In collaboration with Design Portland, to be held at Portland’s Lumber Room
In this conversation between Randy Higgins, Senior Environments Designer with The Felt Hat and Satya Doyle Byock, Director of the Salome Institute of Jungian Studies, we’ll take a deep dive into the practice of design through examining Carl Jung’s "Red Book" and Hilma af Klint’s "The Paintings for the Temple" from the early 20th century -- both intentionally left un-published in their lifetimes.
Now recently published, both works offer enhanced understanding of methods beyond patriarchy’s influence on contemporary design practice and process. They help answer the question "How can the Feminine be invited into design?"
This conversation will include audience engagement organically. Coffee, tea and light snacks will be offered as we believe the body and the soul should always be invited into the room...
While the #metoo movement has punctuated the downfalls of patriarchy, there's more imbalance in the relationship between the masculine and feminine than just human resource issues. Satya Doyle Byock, Founder of The Salome Institute of Jungian Studies and Randy Higgins, Senior Designer of The Felt Hat invite attendees to join a larger community conversation about the way patriarchy has impacted design practices and how to return to a state of creative receptivity.
Using the recently published works of C.G. Jung’s Red Book and Hilma af Klint’s notebooks and paintings as a lens, visitors can expect a discourse around how to invite the feminine into a patriarchy-dominated space.
Tell us the story behind choosing these recently published texts for your Design Week Portland event.
This event is part of an ongoing conversation between the two of us around design and psychology. We each saw tremendous similarity between these two bodies of work—C.G. Jung’s Red Book and Hilma af Klint’s notebooks and paintings, all created at the beginning of the 20th century. We wanted to explore the similarities that lie behind their work, and what insights such work might offer us today, as creatives of all kinds. Both Jung and af Klint approached their art and creativity through listening: neither was guided by conscious goals for a specific outcome, but by a yin stance of receptivity, receiving, and creating what arose. This stance produced some of the most extraordinary work of the century, and it may hold the keys to tectonic shifts in our understanding, not just of creativity, but of culture.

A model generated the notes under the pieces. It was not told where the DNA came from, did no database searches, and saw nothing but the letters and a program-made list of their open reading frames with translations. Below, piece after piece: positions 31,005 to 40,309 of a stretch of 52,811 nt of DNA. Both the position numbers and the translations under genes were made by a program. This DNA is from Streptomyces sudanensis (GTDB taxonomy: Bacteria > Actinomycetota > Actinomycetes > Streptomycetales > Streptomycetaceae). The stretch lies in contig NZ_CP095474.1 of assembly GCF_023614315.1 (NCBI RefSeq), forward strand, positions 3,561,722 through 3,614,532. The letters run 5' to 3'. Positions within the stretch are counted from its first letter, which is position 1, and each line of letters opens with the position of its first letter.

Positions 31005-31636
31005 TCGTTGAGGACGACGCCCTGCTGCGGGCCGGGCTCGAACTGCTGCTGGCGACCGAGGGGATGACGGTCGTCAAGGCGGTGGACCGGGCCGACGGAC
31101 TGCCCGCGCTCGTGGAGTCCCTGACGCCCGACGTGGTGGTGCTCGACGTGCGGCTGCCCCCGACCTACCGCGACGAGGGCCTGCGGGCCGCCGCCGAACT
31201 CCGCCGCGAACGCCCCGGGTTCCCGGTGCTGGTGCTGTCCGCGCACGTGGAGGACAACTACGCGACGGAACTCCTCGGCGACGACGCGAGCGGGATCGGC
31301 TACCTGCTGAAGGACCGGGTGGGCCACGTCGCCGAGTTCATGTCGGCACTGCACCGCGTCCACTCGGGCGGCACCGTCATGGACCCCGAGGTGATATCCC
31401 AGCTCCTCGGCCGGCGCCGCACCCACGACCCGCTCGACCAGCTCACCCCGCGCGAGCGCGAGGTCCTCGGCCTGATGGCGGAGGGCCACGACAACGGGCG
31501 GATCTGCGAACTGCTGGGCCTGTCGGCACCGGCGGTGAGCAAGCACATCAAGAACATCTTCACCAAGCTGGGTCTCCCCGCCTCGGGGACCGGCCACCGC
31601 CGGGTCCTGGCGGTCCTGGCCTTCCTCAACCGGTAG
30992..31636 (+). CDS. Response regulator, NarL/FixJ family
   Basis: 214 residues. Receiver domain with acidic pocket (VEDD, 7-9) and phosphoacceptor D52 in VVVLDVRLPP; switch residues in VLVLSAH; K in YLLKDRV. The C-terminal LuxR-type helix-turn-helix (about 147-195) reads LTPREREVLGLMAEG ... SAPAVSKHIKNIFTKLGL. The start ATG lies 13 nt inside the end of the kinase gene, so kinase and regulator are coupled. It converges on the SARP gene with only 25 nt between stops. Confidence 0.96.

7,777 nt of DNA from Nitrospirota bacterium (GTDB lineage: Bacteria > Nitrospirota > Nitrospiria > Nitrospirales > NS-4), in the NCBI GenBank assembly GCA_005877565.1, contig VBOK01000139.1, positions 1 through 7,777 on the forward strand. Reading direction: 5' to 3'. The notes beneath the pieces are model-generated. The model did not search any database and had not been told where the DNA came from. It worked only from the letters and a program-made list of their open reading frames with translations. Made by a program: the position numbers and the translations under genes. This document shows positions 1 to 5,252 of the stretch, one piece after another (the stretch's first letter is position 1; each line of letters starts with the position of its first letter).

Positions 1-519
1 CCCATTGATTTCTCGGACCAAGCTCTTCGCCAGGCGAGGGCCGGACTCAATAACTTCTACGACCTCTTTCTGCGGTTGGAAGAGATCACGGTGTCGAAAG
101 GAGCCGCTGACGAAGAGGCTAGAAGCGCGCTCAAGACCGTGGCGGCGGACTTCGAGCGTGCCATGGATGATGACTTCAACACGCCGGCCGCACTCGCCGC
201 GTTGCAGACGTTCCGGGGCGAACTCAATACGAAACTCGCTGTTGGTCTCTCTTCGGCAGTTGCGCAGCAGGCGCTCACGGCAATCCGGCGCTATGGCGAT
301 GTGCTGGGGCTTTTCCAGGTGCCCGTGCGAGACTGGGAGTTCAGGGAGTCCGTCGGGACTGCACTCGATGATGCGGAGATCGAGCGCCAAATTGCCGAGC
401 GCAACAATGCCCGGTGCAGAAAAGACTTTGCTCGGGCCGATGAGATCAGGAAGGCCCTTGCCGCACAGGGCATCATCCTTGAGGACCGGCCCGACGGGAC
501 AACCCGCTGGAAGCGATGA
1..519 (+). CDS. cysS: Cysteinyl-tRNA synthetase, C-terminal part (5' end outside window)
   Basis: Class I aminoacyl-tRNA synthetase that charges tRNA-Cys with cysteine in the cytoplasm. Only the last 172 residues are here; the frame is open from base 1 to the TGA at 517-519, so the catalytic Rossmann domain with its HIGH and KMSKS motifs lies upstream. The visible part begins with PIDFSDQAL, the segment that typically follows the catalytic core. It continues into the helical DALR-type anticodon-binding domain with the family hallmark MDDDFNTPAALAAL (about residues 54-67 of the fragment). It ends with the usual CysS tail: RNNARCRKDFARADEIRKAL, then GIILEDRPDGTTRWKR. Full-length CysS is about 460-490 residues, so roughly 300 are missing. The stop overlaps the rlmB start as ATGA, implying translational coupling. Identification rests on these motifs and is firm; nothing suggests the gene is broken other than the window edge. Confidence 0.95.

What makes their content topical in today's design climate?
Both Jung’s Red Book and the works of af Klint address duality in the world from a perspective of gender—psychological or spiritual gender. They address what is out of balance and how to bring things back into balance.
Can you offer suggestions on how to invite the feminine in?
The process and product of Jung’s and af Klint’s great works provide clues to designers and creatives of all stripes: how can we listen to the muse versus impose ideas on our creative practice? How can we create an environment such that the muse wants to take up residence—to stay in perpetual dialogue and collaboration, versus arrive for our objectification, for us to use Her and then discard Her when we achieve the finished product that we sought?
While we have deadlines to meet and clients to please, the question of listening to the inner life as a guide in this process is of critical value—an area under-explored in our conversations.
The feminine honors process over product, the journey over the arrival, and the dialogue over the mandate. We’d like to explore in-depth how to bring these values more fully into our work as designers—as creatives working daily to bring new ideas and images into the world. How can these ideas and images be more deeply influenced by feminine process and inspiration from the beginning?